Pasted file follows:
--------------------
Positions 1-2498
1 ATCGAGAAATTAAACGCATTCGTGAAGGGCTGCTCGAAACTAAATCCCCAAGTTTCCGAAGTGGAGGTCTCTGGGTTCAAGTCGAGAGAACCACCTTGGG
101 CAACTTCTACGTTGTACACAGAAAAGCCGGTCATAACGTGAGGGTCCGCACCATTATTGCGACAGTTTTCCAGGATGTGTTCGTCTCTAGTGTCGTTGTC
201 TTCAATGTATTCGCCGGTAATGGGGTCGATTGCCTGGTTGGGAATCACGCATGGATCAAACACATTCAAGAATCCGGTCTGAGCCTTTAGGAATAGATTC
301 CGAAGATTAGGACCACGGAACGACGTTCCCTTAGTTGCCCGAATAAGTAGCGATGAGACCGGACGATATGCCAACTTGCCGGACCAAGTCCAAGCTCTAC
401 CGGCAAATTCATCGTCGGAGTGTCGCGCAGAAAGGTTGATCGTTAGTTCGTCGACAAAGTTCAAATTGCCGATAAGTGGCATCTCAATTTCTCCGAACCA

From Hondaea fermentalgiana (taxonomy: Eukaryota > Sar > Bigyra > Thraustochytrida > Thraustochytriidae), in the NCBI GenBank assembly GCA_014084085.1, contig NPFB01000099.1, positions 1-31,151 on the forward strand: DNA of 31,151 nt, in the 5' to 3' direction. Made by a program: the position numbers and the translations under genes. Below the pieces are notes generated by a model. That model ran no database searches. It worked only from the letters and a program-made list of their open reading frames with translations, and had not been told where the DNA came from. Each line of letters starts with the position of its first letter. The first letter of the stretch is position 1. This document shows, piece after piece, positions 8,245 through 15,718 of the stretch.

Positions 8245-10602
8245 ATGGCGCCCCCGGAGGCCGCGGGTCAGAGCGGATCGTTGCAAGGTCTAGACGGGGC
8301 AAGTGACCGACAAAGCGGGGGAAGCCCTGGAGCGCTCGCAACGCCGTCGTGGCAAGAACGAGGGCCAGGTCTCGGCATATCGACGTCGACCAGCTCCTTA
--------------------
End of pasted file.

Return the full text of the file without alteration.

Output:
Positions 1-2498
1 ATCGAGAAATTAAACGCATTCGTGAAGGGCTGCTCGAAACTAAATCCCCAAGTTTCCGAAGTGGAGGTCTCTGGGTTCAAGTCGAGAGAACCACCTTGGG
101 CAACTTCTACGTTGTACACAGAAAAGCCGGTCATAACGTGAGGGTCCGCACCATTATTGCGACAGTTTTCCAGGATGTGTTCGTCTCTAGTGTCGTTGTC
201 TTCAATGTATTCGCCGGTAATGGGGTCGATTGCCTGGTTGGGAATCACGCATGGATCAAACACATTCAAGAATCCGGTCTGAGCCTTTAGGAATAGATTC
301 CGAAGATTAGGACCACGGAACGACGTTCCCTTAGTTGCCCGAATAAGTAGCGATGAGACCGGACGATATGCCAACTTGCCGGACCAAGTCCAAGCTCTAC
401 CGGCAAATTCATCGTCGGAGTGTCGCGCAGAAAGGTTGATCGTTAGTTCGTCGACAAAGTTCAAATTGCCGATAAGTGGCATCTCAATTTCTCCGAACCA

From Hondaea fermentalgiana (taxonomy: Eukaryota > Sar > Bigyra > Thraustochytrida > Thraustochytriidae), in the NCBI GenBank assembly GCA_014084085.1, contig NPFB01000099.1, positions 1-31,151 on the forward strand: DNA of 31,151 nt, in the 5' to 3' direction. Made by a program: the position numbers and the translations under genes. Below the pieces are notes generated by a model. That model ran no database searches. It worked only from the letters and a program-made list of their open reading frames with translations, and had not been told where the DNA came from. Each line of letters starts with the position of its first letter. The first letter of the stretch is position 1. This document shows, piece after piece, positions 8,245 through 15,718 of the stretch.

Positions 8245-10602
8245 ATGGCGCCCCCGGAGGCCGCGGGTCAGAGCGGATCGTTGCAAGGTCTAGACGGGGC
8301 AAGTGACCGACAAAGCGGGGGAAGCCCTGGAGCGCTCGCAACGCCGTCGTGGCAAGAACGAGGGCCAGGTCTCGGCATATCGACGTCGACCAGCTCCTTA